Jack Latvala, Jeff Brandes will help control the purse strings in Tallahassee next year - Florida Politics

Jack Latvala, Jeff Brandes will help control the purse strings in Tallahassee next year

When the dust cleared in Tallahassee on Tuesday, one thing was clear: Pinellas was on top when it comes to the state’s funds.

Republican Sens. Jack Latvala and Jeff Brandes, who represent parts of Pinellas, landed some plum appointments. Latvala will be the chair of the powerful Senate Appropriations Committee and alt. chair of the Joint Legislative Budget Commission. Brandes will have a seat on the Appropriations Committee and be the chair of the Appropriations Subcommittee on Transportation, Tourism and Economic Development.

The news was welcomed by local elected officials who expect to ask Tallahassee for money in 2017.

St. Petersburg Mayor Rick Kriseman’s office issued a statement, saying, “Their appointments are great news for the city of St. Petersburg, and the Tampa Bay Region.”

Pinellas County Commissioner Janet Long, who will chair the commission in 2017, agreed, saying, “I’d like to think it would be very good for Pinellas County.”

Long said the county has just begun work on its legislative package for the coming year.

The Pinellas Suncoast Transit Authority has also begun work on its legislative package. St. Petersburg council member Darden Rice, the PSTA chair, said two projects high on the agenda are rapid transit from the Tampa airport to Clearwater and Clearwater Beach and a bus lane on the Clearwater causeway.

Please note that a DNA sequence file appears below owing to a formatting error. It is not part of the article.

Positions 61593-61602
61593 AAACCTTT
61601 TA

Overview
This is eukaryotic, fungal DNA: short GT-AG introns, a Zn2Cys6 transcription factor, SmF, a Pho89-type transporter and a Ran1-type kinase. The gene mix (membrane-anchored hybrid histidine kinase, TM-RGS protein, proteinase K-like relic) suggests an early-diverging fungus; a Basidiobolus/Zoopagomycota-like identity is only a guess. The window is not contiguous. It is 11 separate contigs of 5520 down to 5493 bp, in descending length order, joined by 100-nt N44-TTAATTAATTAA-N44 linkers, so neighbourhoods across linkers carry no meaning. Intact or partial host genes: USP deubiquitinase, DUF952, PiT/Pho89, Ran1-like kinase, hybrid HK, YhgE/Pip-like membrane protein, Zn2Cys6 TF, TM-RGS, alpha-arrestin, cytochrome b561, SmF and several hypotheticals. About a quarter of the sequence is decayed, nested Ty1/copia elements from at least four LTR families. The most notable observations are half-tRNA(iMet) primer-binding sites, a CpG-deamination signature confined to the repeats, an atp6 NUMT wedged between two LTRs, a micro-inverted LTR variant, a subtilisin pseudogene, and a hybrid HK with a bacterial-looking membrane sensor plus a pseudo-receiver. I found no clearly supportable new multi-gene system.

Both Latvala and Brandes are aware of the need for the projects, she said. And Brandes, in particular, has already been supportive of innovative PSTA programs that involve partnerships with companies like Uber and Lyft.

The PSTA, Rice said, “is very fortunate to have two such strong senators. I think this will be very helpful.”

That help, she said, can extend to other issues. One such is the sewer and infrastructure problems facing Pinellas. Although St. Petersburg has taken the brunt of criticism after dumping thousands of gallons of raw and partially treated sewage in the bay during two storms this year, the problem with infrastructure is countywide. Latvala has called two delegation meetings for fact finding.

“I think they had a very clear picture of St. Petersburg’s struggles,” Rice said. “We need help from the state to fix our fragile infrastructure.”

Rice said she’s not talking only about St. Petersburg’s infrastructure. It’s the entire county, she said. That’s another place that the senator’s appreciation for regional solutions will be helpful.

Rice noted that Latvala is known for fighting for what he believes in. That’s good for the county.

“He’s a bruiser,” Rice said. “He’s not afraid to go in and fight for what’s right.”

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